We are all caregivers: An expanding definition and perspective

 

As Thanksgiving approaches, it’s a good time to reflect on what – and who – makes us grateful. For some, it’s their caregivers – not just those in paid positions but their family and friends who help them with their daily activities and medical needs.

I think it’s fitting that the month of November is also National Caregiver’s Month. It’s something I think we can all relate to, whether we’ve received special care, witnessed an amazing caregiver help someone we love, or been a caregiver ourselves. The “face” of a caregiver is diverse. It’s not just the individual who takes care of an elderly, frail parent or grandparent. It’s the spouse who cares for his wife living with multiple sclerosis. It’s the neighbor who checks on a disabled vet. It’s a middle-aged parent caring for her 20-year-old child addicted to opioids.

But how often do we think of caregiving in the workplace?

At Humana, it may be easier to make that leap: Obviously, we are in the health care industry, and our focus is on finding ways to improve people’s lives by improving their health and well-being. Our internal culture supports this, and we vigilantly try to live our company values, which not only build a foundation for providing this care to those outside of our company but also within our company. I’ve always loved our name – HUMANA – with “human” at its root. It’s part of our identity – caregiving – and if we don’t take care of each other on the job each day, how can we be well, heartfelt and equipped to care for our members?

This means thinking of caregiving in a new light – one in which companies embrace the responsibility and opportunity to take care of their employees in a variety of ways, and one in which employees commit to taking care of each other so we can think, feel and do our best in both our personal and professional lives. They are interdependent.

I would challenge you as employers, as leaders, and as employees to keep this in mind when you come to work each day, when you shape policies and processes, and when you interact with your colleagues – your very human counterparts. In addition to asking about analytics reporting and sales figures, don’t forget to ask each other: How are you doing? What’s on your mind? Is something troubling you? Is there anything I can do to help? Just like you, your teammates require nurturing, guidance and friendship. In the end, it’s about people-focused awareness, proactive outreach, empathy and kindness.

The other thought that’s been floating around in my head is this: How can we do more — do better — in taking care of caregivers?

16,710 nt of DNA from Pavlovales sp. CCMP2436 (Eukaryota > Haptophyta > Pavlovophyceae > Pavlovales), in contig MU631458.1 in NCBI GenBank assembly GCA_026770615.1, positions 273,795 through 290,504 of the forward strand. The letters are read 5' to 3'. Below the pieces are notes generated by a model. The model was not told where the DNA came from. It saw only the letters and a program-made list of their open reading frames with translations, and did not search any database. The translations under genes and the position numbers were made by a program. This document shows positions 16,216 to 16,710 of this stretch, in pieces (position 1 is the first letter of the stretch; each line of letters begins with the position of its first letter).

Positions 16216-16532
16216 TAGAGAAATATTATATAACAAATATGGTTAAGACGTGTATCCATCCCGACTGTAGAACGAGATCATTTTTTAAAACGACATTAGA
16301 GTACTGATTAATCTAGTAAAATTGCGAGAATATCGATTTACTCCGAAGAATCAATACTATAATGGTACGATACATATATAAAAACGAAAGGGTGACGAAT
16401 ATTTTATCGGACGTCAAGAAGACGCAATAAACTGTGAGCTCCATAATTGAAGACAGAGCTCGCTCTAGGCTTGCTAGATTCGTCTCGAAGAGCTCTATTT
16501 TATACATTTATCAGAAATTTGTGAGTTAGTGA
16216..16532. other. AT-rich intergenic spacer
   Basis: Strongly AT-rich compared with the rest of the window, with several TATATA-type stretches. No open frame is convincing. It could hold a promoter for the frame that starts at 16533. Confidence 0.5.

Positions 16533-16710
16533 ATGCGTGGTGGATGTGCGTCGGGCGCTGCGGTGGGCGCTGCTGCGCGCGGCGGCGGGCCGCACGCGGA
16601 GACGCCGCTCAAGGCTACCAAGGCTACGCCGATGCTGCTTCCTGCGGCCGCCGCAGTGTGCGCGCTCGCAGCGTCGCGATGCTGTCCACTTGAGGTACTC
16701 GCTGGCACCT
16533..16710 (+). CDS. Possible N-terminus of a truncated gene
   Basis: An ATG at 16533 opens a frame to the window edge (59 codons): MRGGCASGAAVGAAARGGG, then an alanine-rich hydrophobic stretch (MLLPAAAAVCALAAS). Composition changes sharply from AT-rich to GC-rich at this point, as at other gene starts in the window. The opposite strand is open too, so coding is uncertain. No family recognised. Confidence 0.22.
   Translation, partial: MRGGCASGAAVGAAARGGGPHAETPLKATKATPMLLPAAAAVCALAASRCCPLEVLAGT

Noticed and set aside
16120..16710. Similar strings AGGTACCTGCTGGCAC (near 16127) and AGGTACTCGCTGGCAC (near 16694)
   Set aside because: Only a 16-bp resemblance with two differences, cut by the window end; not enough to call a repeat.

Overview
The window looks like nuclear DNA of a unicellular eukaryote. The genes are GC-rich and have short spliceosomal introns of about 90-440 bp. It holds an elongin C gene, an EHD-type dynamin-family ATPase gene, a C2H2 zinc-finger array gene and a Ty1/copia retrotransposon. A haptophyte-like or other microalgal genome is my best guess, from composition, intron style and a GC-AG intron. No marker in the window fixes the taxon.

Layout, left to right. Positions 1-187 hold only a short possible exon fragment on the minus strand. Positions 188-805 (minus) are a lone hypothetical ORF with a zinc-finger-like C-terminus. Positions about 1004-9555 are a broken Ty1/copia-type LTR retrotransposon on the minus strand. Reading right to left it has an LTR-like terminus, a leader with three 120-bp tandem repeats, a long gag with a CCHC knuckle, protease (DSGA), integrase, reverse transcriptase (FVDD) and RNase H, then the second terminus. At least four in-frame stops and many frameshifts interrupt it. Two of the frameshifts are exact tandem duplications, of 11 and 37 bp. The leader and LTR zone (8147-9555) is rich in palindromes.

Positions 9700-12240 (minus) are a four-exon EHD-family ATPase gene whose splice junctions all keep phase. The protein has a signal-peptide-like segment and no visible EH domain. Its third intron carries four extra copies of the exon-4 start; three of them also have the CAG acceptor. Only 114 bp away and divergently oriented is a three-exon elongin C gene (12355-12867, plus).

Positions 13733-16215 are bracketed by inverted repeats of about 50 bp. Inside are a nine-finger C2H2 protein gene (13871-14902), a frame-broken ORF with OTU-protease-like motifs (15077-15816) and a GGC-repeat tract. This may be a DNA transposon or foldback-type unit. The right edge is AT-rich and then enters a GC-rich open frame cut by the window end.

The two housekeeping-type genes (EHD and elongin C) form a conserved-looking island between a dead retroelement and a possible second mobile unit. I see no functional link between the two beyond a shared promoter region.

Here, I’m mostly referring to the more traditional family/friend caregiver role. How can we make changes that will have a true impact on the caregiver’s well-being?

Caregiving can take an immense toll on those who find themselves in that role – physically, emotionally, spiritually and financially. I can speak with some degree of authority, as I was a loving caregiver to my late wife, who suffered from and eventually succumbed to Hodgkin’s disease when we were in our early 30s. While caregiving can be a highly personal privilege, it can also wreak havoc on every aspect of one’s life, including relationships, work and other competing responsibilities. The role often requires countless hours of time and energy and a persistent strength to get through challenging times, all while trying to show a brave face and energetic spirit to those who require the care. After all, we tell ourselves, “they” have enough to deal with – ailing, recuperating or living through daily hardships from illness or injury. We must not add to the burden.

The challenge is growing, because the caregiver population is increasing each year. Current statistics indicate that we have more than 43 million unpaid caregivers in the United States. And the needs are becoming more complex; for example, the number of people with dementia is expected to triple by 2060.

At Humana, we’ve seen the trend, and we’re trying to help.

Internally, we allow two weeks of annual paid caregiver leave for our employees who need it, and we have an employee-led Caregiver Network Resource Group. We are also exploring ways to help our members and their caregivers and intend to offer new supplemental respite care benefits in some plans in select markets in 2019. We are proud to offer such resources and benefits to caregivers, and we will continue to search for new ways of helping this expanding group.

This month in particular, I encourage you to expand your definition and thinking around caregivers. Think of yourself as a caregiver in your workplace, even if you are not one in your home. And please do your part in lifting the awareness about caregivers – their many faces and their many needs – so we can all work together to grow a strong support system to take care of those in need. After all, we are all humans who need care … and we are all caregivers.

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